He wants artists, especially those in Mandurah, to be able to run a sustainable business without relinquishing their passions.
"We started this [Two Muddy Men] because we believe in Mandurah and we think that this is probably the best place in WA to live, without a doubt," he said.
"We believe that Mandurah will be the place to be in the next 10-15 years and we want to be part of that journey artistically.
"Because I know that we have enough talent, especially in young people in Mandurah, to be able to market themselves effectively on a national or an international stage, make their work, work for them, and be financially successful within their craft.
"And so that's the dream that we have that we can we can raise up some awesome artists to be able to do that."
Mr Abercrombie went on to discuss how discipline and consistency were key to making it as an entrepreneur and artist.
"We want to encourage people in the future to be able to hang on, past that first six months, past that 12 months, because that's where most businesses fail is that, 'oh, I gave it a shot. Nobody likes me, I'm going to shut down'," he said.
"So yeah, that's kind of I think that's our dream."
If you don't stop and listen and take those risks... That's where the reward is. That's where you come alive...
Unfortunately, many people struggle to take that leap, from the mundane, repetitive lifestyle that's become the norm, to following through on their passions, Mr Abercrombie said.
"If you don't stop and listen and take those risks and, and move away from comfort into something that's scary and hasn't been done before.
"That's where the reward is. And that's where life is. That's where you come alive.
"That's where you find where you're truly meant to be and what you're truly meant to do. And the community needs it, we all need it."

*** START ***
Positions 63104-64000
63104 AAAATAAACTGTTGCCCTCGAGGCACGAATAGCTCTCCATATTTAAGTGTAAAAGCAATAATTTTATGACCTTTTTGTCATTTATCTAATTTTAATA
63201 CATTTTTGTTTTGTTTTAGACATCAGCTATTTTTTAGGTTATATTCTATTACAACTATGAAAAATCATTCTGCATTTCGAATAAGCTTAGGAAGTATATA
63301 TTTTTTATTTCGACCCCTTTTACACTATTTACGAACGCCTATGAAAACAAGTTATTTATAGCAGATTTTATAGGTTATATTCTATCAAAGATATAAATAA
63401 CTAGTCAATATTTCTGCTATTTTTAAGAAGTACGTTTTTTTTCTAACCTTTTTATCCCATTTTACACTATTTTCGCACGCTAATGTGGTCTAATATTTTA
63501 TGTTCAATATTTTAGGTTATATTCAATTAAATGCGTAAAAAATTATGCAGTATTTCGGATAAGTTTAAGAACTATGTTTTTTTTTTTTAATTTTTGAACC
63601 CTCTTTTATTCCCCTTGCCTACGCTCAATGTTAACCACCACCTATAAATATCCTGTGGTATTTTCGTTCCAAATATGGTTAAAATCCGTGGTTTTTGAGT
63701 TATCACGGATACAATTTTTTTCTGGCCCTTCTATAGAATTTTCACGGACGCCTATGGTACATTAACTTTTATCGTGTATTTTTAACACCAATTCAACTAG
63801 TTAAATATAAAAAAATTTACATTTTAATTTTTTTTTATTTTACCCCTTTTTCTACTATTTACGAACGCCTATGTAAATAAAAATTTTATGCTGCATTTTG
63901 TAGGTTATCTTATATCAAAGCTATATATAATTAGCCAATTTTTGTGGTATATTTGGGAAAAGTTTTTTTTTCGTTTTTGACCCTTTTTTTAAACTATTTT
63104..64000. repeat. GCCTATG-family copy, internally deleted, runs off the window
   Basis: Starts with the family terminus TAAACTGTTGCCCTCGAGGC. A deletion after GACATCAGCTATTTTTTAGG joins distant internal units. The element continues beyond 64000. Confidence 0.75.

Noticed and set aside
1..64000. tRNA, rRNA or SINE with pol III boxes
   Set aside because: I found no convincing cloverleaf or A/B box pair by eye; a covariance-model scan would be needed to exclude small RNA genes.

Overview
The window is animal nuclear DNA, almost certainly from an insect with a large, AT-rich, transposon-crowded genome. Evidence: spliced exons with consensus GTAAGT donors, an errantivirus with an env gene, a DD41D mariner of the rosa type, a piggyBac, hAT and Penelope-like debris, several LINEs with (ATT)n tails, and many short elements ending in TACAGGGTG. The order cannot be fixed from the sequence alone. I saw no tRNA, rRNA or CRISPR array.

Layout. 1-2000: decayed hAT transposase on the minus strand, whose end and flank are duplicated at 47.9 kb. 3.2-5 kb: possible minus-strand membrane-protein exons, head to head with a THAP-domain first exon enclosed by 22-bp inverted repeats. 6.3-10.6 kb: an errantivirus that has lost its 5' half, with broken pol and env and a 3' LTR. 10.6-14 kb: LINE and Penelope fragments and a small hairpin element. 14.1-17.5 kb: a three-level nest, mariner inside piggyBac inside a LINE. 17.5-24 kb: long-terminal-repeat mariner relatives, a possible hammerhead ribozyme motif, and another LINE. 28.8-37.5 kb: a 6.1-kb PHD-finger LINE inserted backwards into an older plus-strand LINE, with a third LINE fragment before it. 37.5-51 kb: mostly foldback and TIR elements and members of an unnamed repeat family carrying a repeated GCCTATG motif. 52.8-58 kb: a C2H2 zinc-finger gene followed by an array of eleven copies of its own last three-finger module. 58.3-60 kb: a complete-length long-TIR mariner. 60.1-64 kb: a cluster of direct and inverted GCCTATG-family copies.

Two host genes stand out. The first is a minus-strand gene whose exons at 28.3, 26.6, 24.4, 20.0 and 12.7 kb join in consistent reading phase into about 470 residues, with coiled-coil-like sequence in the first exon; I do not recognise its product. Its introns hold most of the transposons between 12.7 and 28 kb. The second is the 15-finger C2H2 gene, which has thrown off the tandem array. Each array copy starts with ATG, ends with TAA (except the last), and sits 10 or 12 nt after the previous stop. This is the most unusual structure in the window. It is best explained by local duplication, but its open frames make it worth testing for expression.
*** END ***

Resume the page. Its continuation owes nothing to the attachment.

Having only run two workshops so far, Two Muddy Men are already rising in popularity, they said.
Jumping into an overly saturated market, with hundreds of 'paint and sip' businesses already competing for customers, the two friends found a niche they were passionate about, and it turns out, the Mandurah community were passionate about also.
"We have good business sense on how to survive and not just survive, but actually make a living from making art," Mr Abercrombie said.
"And that's really the exciting phase we're at.
"And to bring that to Mandurah where, yes, ceramics like pottery can be a career, not just a craft, but get some of the younger talented artists really collaborating with other artists and what they're doing rather than thinking it's a competition.
"But we just want to make it fun and kind of break that ice by having, you know, a bottle of wine and some snacks.
"It's about the interaction and hopefully we get a few people that also get the pottery bug."
For more information and to keep an eye out on new workshops, head to the Two Muddy Men Facebook page: https://www.facebook.com/twomuddymen/ .